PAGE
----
After struggling for years to have children the McCrea family had their prayers answered, and then some, thanks to In Vitro Fertilization. Now the family is sharing their extra blessings.
Deb always knew she wanted to be mom. More than that, she wanted to help others fulfill that wish by becoming a surrogate. But in the beginning, Deb and her husband had trouble getting pregnant, and her dream of a being a surrogate mother started slipping away.
But the couple didn’t give up on having a family of their own. Soon, thanks to fertility treatments they had Hunter, then Carter, and then through In Vitro Fertilization, they had Kerynn. After In Vitro, the McCrea’s had more than a dozen embryos remaining, and had three different options: use them themselves, donate them to a clinic, or give them away for stem cell research.
“We went into give life and just because the doctor chose the two that we got doesn't mean the other 18 shouldn't have a chance at life also,” said Deb McCrea.
Deb had nearly signed on the dotted line to donate those leftover 18 embryos to a fertility clinic, but something just didn't seem right.
“When my daughter was born, I went months and months just thinking I just don`t want to sign, I`m just not ready to sign them yet,” Deb explained, “I don`t want to give up that right to see pictures of that child and compare that child to ours, and see what they would have looked like and if they`re healthy and happy, so I always kind of pushed them to the side on the counter.”
So Deb took matters into her own hands, with the goal of fulfilling her other dream of surrogacy- in a different way.
“One day I was just looking on Craigslist and I saw that they had a discussion forum, “ said Deb McCrea, “and I thought why don`t I look on here and see if there`s anybody that`s in that process right now that might be interested in donating and having more of an open adoption of the embryos.”
Just hours after posting, Deb received her first response from a lady in San Francisco, and the interest kept growing from there.
“I think one thing that surprised me was how many people that there really are out there that are looking for something like this. So it really surprised me the response she got after she posted that,” said Kevin McCrea.
Deb then drew up paperwork detailing how this "open adoption" would work. The couple receiving the embryos would be required to give the McCrea’s a picture and update on the child or children every year. Ideally, the McCrea’s would like to be involved in the children’s lives as much as possible.
“We would love to be able to visit and so far that`s the plan, is that we would just go there and visit as friends and that`s all our kids will know them as for a while is just friends and then if and when they are ready to tell their kids, then the kids would know who they are and then we could tell our own and they would know each other as siblings,” said Deb. She continued, “If that doesn't happen and they go back on this I`m not going to sue the people that`s for sure. I think they have a right to privacy if that`s what they end up choosing is right for them as long as we still get the picture and the update, then we`re still getting a whole lot more than we would have if we would have just anonymously donated or given them to medical research.”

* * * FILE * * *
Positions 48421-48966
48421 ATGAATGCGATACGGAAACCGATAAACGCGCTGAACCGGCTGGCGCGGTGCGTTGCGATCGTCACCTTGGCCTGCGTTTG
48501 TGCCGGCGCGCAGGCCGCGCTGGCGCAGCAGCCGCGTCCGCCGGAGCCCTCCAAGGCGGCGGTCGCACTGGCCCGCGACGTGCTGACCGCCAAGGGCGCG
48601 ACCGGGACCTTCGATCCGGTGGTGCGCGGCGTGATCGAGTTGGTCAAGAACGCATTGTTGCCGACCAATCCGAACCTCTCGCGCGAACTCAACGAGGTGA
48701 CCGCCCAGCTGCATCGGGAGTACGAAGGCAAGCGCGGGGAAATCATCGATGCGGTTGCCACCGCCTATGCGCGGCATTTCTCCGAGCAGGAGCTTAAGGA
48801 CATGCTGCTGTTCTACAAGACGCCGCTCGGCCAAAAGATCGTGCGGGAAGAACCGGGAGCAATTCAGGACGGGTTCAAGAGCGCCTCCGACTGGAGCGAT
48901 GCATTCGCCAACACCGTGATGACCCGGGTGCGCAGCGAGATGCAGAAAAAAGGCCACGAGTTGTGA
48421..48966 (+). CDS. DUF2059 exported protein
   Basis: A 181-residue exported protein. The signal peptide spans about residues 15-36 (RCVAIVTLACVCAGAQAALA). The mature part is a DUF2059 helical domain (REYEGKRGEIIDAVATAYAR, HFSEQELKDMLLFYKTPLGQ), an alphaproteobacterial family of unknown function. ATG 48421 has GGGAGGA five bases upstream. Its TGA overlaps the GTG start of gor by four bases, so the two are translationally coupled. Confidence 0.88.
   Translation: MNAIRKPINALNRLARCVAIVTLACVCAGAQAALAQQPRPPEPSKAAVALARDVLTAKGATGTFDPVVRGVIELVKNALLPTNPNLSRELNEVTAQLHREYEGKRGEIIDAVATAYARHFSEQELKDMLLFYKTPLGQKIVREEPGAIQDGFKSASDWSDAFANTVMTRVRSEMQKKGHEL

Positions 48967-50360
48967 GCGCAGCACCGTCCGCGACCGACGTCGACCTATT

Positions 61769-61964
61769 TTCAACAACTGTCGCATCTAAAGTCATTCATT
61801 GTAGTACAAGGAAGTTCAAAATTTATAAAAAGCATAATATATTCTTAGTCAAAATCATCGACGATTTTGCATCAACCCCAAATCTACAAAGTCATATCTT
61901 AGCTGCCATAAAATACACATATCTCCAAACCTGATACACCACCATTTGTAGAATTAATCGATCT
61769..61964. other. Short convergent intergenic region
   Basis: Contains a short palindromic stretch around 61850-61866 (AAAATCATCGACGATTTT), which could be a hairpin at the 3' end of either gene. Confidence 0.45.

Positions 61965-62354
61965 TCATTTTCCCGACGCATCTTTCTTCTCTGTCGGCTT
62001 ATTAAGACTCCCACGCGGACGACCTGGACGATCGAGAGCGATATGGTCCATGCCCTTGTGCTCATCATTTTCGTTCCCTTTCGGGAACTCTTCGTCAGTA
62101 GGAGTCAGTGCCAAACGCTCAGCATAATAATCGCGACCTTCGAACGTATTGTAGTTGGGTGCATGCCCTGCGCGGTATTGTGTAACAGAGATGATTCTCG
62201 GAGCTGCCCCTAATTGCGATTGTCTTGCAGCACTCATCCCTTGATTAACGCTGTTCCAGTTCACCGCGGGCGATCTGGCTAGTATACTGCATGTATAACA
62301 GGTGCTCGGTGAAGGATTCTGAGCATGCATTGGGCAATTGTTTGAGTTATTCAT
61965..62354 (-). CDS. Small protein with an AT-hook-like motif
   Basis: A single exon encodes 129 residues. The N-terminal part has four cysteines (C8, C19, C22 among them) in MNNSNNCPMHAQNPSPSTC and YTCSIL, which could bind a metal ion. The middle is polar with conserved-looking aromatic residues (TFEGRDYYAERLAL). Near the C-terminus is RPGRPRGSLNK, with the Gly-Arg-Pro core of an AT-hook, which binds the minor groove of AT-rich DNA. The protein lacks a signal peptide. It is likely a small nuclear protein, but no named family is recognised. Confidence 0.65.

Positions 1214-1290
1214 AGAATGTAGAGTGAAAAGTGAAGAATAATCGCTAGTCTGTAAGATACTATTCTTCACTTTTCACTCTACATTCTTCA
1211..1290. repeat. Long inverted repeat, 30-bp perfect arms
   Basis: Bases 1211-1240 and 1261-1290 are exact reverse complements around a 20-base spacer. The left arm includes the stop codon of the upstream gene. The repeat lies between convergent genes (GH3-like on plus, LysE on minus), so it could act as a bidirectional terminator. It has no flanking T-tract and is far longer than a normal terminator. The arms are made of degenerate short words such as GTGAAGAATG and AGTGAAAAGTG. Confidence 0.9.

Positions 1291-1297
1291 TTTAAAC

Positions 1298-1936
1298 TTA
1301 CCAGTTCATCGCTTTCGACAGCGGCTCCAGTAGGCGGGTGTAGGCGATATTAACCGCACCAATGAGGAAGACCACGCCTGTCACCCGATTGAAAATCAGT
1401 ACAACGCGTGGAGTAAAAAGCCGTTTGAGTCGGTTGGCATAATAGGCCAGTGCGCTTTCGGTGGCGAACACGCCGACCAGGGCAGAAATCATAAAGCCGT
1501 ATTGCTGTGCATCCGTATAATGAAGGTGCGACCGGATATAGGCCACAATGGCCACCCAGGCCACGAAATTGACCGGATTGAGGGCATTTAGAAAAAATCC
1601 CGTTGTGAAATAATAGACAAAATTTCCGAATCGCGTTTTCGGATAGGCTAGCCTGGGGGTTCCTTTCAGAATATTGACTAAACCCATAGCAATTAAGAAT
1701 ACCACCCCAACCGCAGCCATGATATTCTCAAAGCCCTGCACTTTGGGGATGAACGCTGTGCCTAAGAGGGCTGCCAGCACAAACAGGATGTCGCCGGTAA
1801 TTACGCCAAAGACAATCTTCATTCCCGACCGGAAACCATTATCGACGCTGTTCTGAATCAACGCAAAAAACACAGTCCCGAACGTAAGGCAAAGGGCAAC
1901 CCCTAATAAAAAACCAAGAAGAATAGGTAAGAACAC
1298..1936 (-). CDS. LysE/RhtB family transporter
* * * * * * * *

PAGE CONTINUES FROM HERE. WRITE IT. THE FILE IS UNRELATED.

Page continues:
Fertility Doctor Don Young said it's rare to have as many embryos as the McCrea’s had left over in the first place, and it’s even more unique to see a couple orchestrating their own donations.
“That`s very rare. I mean open adoptions otherwise are fairly common, but for embryos donated that`s unusual,” said Dr. Young, “Most of the time it`s an anonymous donation. And so we keep track on couples and we try to match them up as far as hair color eye color ethnic background, things like that.”
Doctor Young says there's nothing wrong about doing it the McCrea's way, although he admits it probably more emotional for couples.
“The anonymous method is probably a little emotionally easier for couples. And it`s a little more streamline process I think for everybody involved,” said Dr. Young.
The McCrea’s are ready for that emotion; in fact they've already been dealing with it as they meet the families that could potentially use their embryos.
“In a way it`s almost like adopting out your own child, but in a way it`s not. We look at it as we gave them their looks and they`re giving them their life. It`s still going to be the women who are creating that life and without them our embryos would be nothing,” said Deb.
The McCrea’s have chosen 2 couples, one in Chicago and one in Florida, and have given them 9 embryos each. The couple in Florida is planning a pregnancy try on May 10th and the couple in Chicago is planning for some time in June.